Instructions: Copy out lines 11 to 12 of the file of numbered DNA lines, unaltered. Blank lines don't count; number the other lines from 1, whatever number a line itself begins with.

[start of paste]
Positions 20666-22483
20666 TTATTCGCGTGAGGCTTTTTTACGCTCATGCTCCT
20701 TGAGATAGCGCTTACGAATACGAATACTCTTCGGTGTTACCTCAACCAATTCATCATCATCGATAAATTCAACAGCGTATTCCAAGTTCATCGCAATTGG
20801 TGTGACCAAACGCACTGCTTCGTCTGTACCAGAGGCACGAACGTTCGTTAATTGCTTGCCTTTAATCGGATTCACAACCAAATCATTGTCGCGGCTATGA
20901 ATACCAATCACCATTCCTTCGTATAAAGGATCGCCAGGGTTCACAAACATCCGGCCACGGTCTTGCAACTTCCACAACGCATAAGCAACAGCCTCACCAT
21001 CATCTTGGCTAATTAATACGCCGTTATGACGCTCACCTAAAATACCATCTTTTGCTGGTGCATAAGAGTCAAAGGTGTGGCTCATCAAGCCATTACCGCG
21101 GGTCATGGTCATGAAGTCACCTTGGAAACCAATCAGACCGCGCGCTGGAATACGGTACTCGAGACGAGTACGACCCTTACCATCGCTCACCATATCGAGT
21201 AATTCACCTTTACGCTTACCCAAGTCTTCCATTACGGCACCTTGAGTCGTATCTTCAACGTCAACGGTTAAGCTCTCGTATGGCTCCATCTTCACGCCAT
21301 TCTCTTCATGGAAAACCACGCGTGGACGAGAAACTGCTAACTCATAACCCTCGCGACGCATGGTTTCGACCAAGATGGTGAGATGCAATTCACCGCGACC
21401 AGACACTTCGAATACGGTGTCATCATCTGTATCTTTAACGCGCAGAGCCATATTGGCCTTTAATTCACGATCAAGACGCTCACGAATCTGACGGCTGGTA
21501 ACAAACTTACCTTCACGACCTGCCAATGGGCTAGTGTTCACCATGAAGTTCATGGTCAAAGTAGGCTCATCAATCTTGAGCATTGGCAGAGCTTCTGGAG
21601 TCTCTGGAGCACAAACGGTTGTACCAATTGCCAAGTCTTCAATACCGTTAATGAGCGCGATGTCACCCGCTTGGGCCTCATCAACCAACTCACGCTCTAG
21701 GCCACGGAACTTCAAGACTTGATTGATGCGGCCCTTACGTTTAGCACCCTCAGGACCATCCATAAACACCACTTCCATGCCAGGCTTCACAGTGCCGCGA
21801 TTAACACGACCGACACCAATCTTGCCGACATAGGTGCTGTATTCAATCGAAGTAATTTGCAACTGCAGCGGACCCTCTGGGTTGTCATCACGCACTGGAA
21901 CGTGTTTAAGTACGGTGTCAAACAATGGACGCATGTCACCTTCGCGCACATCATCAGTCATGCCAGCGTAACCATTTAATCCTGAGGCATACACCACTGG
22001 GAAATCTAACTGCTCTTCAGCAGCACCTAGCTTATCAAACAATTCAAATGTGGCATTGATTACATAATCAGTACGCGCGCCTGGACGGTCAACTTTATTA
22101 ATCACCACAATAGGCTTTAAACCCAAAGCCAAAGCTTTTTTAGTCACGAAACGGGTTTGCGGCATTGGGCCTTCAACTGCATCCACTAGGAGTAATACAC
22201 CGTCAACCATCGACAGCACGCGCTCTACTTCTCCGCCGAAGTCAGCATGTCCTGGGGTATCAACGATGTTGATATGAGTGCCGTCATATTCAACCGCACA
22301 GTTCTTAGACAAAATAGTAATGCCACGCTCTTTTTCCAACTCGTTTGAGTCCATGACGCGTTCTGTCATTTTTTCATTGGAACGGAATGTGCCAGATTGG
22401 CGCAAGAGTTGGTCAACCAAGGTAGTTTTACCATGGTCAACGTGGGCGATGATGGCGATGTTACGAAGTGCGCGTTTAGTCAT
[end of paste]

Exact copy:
21501 ACAAACTTACCTTCACGACCTGCCAATGGGCTAGTGTTCACCATGAAGTTCATGGTCAAAGTAGGCTCATCAATCTTGAGCATTGGCAGAGCTTCTGGAG
21601 TCTCTGGAGCACAAACGGTTGTACCAATTGCCAAGTCTTCAATACCGTTAATGAGCGCGATGTCACCCGCTTGGGCCTCATCAACCAACTCACGCTCTAG